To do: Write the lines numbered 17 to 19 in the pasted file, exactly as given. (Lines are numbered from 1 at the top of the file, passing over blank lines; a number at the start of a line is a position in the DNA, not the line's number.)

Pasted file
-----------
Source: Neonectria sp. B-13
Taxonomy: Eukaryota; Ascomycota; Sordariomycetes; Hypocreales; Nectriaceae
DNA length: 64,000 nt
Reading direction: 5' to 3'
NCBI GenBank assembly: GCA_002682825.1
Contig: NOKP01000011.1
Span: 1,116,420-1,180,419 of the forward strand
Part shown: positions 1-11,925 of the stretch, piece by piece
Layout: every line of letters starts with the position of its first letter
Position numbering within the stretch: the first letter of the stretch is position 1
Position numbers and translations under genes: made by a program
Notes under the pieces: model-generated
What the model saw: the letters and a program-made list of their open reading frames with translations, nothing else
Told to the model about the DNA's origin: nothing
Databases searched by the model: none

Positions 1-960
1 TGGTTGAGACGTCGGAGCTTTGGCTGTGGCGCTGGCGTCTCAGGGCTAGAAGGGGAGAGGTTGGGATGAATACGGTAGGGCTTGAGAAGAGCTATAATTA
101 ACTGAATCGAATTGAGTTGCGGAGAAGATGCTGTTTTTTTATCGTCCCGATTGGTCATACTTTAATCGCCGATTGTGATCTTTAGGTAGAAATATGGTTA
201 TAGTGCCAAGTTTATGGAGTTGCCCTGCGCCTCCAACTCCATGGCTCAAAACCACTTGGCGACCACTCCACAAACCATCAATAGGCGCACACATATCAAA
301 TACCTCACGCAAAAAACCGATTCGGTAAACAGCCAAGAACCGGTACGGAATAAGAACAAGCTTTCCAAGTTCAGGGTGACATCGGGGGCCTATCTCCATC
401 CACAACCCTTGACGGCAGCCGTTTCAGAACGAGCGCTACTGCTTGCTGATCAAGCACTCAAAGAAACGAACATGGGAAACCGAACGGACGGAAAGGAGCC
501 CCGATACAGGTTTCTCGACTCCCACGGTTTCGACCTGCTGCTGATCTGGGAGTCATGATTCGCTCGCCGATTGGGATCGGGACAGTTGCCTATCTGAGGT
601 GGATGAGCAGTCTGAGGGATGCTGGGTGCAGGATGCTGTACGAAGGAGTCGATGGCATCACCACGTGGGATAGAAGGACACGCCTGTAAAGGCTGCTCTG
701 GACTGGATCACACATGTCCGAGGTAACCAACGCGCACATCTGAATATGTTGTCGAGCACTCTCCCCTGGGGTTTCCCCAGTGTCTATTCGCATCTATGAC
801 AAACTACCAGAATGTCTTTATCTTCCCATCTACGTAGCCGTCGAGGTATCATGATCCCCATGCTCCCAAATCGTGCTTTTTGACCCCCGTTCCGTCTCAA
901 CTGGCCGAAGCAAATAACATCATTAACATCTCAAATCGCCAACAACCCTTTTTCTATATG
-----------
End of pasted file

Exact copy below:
1 TGGTTGAGACGTCGGAGCTTTGGCTGTGGCGCTGGCGTCTCAGGGCTAGAAGGGGAGAGGTTGGGATGAATACGGTAGGGCTTGAGAAGAGCTATAATTA
101 ACTGAATCGAATTGAGTTGCGGAGAAGATGCTGTTTTTTTATCGTCCCGATTGGTCATACTTTAATCGCCGATTGTGATCTTTAGGTAGAAATATGGTTA
201 TAGTGCCAAGTTTATGGAGTTGCCCTGCGCCTCCAACTCCATGGCTCAAAACCACTTGGCGACCACTCCACAAACCATCAATAGGCGCACACATATCAAA